Wednesday, March 27, 2013
Water Bill Includes Historic Increase in Funding for Conservation
But House Rejects Amendment to Limit Environmental Damage from New Reservoirs
Today the Texas House of Representatives adopted HB 4, which establishes a new water infrastructure fund to provide state assistance to water providers seeking to build new reservoirs, pipelines, and other supply projects. The bill sets aside 20% of funding for conservation and re-use projects. If companion bill HB 11, which transfers $2 billion from the rainy day fund to the new water fund, also passes, at least $400 million will go toward conservation and re-use. The fund is expected to grow over time, so ultimately billions could go toward conservation in the coming decades.
The House voted 104 – 41 against an amendment by Rep. Phil King to weaken the 20% set aside for conservation.
Rep. Eddie Lucio III disappointingly led a successful effort to defeat an amendment by Rep. Donna Howard to require the water board to consider environmental impacts – among five others already in the bill – as a factor in choosing which projects to fund.
Statement by Environment Texas Director Luke Metzger
In every sector of water use, new technologies and better management practices can enable us to get more out of a gallon of water. We can’t control when it rains, but we can control how we use water. State funding can help cut water waste, improve water conservation, and steer Texas toward a more sustainable water future.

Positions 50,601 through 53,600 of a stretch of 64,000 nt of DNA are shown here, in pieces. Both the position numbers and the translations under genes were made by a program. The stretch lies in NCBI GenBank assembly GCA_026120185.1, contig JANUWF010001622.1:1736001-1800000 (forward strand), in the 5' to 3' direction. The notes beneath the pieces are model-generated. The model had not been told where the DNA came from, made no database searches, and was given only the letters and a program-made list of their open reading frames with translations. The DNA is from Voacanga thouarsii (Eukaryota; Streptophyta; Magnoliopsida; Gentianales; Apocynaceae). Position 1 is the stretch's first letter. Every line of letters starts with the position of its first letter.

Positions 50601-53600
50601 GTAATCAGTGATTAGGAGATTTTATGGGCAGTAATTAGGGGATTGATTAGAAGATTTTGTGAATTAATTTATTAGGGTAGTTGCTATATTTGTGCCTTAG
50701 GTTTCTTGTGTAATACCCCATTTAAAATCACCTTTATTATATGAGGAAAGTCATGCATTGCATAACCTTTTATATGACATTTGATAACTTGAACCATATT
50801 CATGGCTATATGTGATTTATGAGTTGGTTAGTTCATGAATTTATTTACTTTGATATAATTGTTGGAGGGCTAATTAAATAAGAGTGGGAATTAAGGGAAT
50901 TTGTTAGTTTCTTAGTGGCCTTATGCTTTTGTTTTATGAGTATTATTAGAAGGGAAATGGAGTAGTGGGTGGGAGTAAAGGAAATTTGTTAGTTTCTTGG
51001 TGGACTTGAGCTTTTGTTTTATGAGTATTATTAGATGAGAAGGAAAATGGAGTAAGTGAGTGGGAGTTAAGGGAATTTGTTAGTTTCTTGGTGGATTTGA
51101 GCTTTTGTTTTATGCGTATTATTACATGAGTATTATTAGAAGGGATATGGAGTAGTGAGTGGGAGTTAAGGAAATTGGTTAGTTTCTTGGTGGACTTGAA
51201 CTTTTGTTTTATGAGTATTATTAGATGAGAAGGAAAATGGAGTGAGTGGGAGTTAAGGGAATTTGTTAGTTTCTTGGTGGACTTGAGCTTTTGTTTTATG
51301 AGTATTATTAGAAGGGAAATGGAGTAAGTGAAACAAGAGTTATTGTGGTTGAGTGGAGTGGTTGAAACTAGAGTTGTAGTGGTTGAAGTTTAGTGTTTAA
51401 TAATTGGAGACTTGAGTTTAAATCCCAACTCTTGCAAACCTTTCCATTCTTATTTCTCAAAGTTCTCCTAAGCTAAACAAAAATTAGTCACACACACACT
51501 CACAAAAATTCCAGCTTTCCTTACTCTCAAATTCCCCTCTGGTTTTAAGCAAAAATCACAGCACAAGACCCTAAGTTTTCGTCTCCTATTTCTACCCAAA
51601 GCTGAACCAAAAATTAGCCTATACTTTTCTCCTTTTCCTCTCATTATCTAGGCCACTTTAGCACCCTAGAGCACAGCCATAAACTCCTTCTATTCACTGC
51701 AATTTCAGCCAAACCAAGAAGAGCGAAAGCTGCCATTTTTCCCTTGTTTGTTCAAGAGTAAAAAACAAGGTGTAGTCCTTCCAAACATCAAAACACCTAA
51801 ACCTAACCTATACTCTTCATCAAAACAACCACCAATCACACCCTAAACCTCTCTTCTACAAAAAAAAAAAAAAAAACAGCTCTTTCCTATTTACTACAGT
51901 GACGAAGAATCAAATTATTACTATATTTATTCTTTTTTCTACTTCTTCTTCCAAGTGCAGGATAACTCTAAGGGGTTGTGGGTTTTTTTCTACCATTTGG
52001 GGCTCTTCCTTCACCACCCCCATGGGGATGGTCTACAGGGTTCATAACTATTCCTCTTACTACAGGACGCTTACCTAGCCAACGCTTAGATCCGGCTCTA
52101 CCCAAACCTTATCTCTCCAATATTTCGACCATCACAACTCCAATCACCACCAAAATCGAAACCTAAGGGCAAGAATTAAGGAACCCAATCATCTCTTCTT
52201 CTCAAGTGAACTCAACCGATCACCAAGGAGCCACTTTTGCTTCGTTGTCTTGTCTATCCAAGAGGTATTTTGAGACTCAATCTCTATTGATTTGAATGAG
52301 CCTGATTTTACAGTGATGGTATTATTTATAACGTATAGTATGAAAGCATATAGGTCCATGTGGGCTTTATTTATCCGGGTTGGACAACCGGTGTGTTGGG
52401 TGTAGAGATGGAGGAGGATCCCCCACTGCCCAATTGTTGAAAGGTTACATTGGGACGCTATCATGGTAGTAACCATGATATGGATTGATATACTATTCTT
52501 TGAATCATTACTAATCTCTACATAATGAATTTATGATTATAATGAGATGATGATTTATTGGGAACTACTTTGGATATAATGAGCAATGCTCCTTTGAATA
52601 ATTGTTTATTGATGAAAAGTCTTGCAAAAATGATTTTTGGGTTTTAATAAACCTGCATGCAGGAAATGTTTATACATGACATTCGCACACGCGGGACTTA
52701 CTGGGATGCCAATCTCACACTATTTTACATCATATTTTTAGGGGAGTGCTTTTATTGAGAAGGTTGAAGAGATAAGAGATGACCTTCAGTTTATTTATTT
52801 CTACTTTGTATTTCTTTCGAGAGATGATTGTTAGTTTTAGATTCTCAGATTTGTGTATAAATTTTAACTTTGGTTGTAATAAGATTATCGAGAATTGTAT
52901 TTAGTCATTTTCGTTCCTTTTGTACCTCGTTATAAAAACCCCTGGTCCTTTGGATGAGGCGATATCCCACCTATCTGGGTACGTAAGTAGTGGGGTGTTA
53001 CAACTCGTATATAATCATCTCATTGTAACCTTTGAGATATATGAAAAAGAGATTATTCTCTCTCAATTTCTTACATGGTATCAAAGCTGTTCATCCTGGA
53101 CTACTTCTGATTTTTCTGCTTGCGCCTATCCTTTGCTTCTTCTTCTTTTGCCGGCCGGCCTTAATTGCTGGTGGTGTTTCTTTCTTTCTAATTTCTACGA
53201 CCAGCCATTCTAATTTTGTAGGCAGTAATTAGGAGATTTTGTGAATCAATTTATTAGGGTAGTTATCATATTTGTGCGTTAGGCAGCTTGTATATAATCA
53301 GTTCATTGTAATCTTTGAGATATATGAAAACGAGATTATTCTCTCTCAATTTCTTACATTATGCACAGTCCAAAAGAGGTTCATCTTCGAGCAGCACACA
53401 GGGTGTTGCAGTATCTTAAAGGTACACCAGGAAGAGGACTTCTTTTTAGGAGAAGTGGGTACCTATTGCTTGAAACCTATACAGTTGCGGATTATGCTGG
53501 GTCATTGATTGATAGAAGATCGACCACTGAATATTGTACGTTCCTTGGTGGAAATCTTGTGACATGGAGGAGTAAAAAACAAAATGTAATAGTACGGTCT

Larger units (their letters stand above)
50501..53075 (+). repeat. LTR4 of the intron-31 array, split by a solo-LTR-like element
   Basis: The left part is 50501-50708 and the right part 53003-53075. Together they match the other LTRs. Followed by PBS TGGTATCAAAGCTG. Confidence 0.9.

We applaud the House for rejecting an effort to gut funding for water conservation. Thanks especially to Rep. Doug Miller, Jim Keffer and Lyle Larson for speaking out against the King amendment.
We are very disappointed that the House voted against directing the water board to consider environmental impacts in their funding decisions. New reservoirs, pipelines and desalination projects can cause major harm to our rivers, our forests and our bays and estuaries. It’s irresponsible not to consider these impacts when deciding which projects to back with state money.
Environment Texas is a statewide, citizen-funded, non-profit advocate for clean air, clean water and open spaces.